What Will Remain?
Watching the slow, steady decline of democracy
I worry more than ever about what will be left behind for my children, my grandchild. Our democracy is decaying like bad fruit. The worms are eating away at what once had been hanging delicately from our nation’s tree. Delicate because democracy is fragile. And when the fruit falls, the tree may not have the nutrients to fruit again, to restore itself, to find new life.
Sounds pretty dark, doesn’t it? But that’s where I am. That’s where we are. That’s what America is facing.
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I have been a cautious optimist most of my life. Skeptical, yes. Questioning, yes. But down deep, I have seen the good in most. The possibilities. Even the greatness. But there are now frayed threads holding my optimism together, stretched to their limits. Intolerance. Straight up lies are sold as truth. Fear is stoked. Hate permeates. Intelligence is dismissed, scorned, seen as a flaw. If democracy is to fail, it will not come through a military coup, but rather, as author David Runicman’s new book suggests, its demise will come from within. In How Democracy Ends, Runciman warns that the decline of democracy will become much harder to detect as we no longer can tell the difference between fear and reality. You can see it in this election season. It is everywhere, and spreading like a political pandemic.
And if I, or you, or anyone else believes in his current reality, what on Earth do we do about it?
Go vote, they say. But yet, our votes will certainly be challenged in many ways. Questioning ballot integrity is now the norm whether it’s based on truth or not. We must vote, but increasingly we wonder what good it does in a nation so divided? As Runciman writes in his book, we are living in an age in which democracy is taken for granted and is allowed to disintegrate from the inside. And what happens when people stop believing in the system and in democracy? It dies on the branch.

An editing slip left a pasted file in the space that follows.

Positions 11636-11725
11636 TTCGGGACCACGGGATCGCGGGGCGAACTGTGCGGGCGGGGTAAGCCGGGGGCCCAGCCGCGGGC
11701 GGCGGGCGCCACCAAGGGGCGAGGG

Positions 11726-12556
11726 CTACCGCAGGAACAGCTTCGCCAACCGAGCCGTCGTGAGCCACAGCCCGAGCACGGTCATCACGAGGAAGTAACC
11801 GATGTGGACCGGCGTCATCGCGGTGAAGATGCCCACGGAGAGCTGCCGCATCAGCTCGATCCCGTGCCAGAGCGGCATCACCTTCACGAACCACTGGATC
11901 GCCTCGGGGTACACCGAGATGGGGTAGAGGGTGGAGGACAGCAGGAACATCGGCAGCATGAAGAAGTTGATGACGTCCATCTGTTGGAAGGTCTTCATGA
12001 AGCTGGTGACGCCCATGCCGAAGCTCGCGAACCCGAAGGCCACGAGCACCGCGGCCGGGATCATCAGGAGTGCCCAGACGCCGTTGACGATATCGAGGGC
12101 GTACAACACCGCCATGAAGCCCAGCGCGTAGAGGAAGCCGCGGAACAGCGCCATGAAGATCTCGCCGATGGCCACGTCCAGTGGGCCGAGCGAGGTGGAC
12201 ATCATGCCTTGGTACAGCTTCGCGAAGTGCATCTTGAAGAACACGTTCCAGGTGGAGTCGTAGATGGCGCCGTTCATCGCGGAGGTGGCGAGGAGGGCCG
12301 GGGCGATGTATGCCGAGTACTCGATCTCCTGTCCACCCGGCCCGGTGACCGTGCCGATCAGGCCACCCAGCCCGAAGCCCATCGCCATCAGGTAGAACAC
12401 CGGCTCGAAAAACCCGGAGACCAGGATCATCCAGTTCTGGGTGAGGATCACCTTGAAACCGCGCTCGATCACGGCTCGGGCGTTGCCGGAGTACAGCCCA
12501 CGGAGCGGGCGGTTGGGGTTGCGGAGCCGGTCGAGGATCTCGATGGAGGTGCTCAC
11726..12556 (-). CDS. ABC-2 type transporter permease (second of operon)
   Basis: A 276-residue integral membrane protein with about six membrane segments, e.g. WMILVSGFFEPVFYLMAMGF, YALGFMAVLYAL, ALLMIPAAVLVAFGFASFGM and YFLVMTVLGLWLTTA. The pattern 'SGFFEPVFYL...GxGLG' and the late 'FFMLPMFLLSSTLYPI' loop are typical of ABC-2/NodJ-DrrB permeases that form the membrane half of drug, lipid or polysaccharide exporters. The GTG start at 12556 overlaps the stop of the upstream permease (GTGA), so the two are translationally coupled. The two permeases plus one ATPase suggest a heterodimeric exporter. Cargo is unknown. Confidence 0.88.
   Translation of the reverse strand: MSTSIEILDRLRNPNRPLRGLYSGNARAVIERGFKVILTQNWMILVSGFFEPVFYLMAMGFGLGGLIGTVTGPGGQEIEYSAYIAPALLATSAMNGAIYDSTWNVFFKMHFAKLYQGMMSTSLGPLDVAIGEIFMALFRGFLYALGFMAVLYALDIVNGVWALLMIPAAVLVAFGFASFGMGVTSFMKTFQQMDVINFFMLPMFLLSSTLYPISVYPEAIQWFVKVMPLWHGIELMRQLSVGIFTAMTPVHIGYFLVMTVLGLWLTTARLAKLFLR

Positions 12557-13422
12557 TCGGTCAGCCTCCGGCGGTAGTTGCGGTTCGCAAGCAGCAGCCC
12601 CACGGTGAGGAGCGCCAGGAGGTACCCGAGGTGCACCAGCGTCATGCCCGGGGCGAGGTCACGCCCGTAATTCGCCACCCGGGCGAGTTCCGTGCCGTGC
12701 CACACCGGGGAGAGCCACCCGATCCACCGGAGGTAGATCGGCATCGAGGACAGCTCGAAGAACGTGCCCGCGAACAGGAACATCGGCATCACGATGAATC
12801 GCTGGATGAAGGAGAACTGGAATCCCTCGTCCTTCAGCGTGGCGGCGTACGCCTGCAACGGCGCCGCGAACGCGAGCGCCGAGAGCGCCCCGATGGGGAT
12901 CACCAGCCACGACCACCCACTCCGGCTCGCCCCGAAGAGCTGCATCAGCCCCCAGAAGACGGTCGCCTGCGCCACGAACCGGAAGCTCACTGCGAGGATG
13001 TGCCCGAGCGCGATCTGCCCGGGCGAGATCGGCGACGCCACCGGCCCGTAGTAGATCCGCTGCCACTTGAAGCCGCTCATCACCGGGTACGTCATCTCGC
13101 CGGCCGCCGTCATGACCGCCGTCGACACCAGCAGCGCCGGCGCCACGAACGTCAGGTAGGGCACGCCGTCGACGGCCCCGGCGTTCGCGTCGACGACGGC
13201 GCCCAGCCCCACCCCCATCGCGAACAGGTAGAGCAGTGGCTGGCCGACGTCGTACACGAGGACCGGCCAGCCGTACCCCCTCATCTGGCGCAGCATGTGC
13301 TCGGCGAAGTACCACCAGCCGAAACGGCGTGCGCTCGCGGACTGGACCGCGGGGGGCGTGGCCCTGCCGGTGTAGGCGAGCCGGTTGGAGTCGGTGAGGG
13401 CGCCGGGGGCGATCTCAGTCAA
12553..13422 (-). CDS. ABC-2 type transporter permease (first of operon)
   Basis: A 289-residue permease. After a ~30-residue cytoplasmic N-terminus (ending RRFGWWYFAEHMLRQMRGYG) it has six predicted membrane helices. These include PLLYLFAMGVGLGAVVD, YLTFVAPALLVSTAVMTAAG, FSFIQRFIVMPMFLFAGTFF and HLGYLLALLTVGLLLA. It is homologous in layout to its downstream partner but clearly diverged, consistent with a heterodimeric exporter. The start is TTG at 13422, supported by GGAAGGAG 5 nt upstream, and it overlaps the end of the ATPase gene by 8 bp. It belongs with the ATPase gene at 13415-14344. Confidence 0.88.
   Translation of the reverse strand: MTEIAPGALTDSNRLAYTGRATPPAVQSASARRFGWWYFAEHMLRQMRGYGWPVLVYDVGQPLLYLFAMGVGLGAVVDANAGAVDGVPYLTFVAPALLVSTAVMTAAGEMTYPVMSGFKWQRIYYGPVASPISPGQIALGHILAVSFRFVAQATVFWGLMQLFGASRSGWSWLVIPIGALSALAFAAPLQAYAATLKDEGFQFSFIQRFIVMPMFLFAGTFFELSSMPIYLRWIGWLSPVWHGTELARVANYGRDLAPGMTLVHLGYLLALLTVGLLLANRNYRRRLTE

I read a New York Times opinion piece recently that reminded us of William Butler Yeats’ poem “The Second Coming” and how its apocalyptic theme mirrors our current state. But I might suggest Shelley’s poem “Ozymandias” as a more direct commentary. His poem describes the ruins of an ancient king’s statue in a vast desert, and reminds us that great kingdoms will eventually fall to the sands of time.
Nothing beside remains. Round the decay
Of that colossal Wreck, boundless and bare
The lone and level sands stretch far away.
What I pray for cannot emerge from what happens at the ballot box alone. But will come instead through continued and vigilant awareness. The constant, everlasting clarity of our own disease and how to treat it. And a willingness to return to a common belief that democracy works when we care for it, when we believe in its power instead of believing misguided political power controls a lesser democracy. We must remember who we are fighting. It is us. We are battling ourselves. We are our own enemy.
So what will remain when this era passes? What will be left for the children and the grandchildren?
What we have given them recently doesn’t allow for much hope. America is a country where parents fear sending their children to school, a country where we confuse freedom with hatred and untruths, a country where selfishness counts more than kindness, where individualism trumps community, where religion is an excuse for intolerance. This is where we are. Where now do we go?
I don’t have the answer, but part of it may lie between the words of another poet. Wallace Stevens’ “A Postcard from the Volcano” evokes the ghosts of the present and the future, touching on what will last, and on what we will remain for the rest of us to somehow carry on.
Children picking up our bones
Will never know that these were once
As quick as foxes on the hill
Photo: Hooman Takbiri
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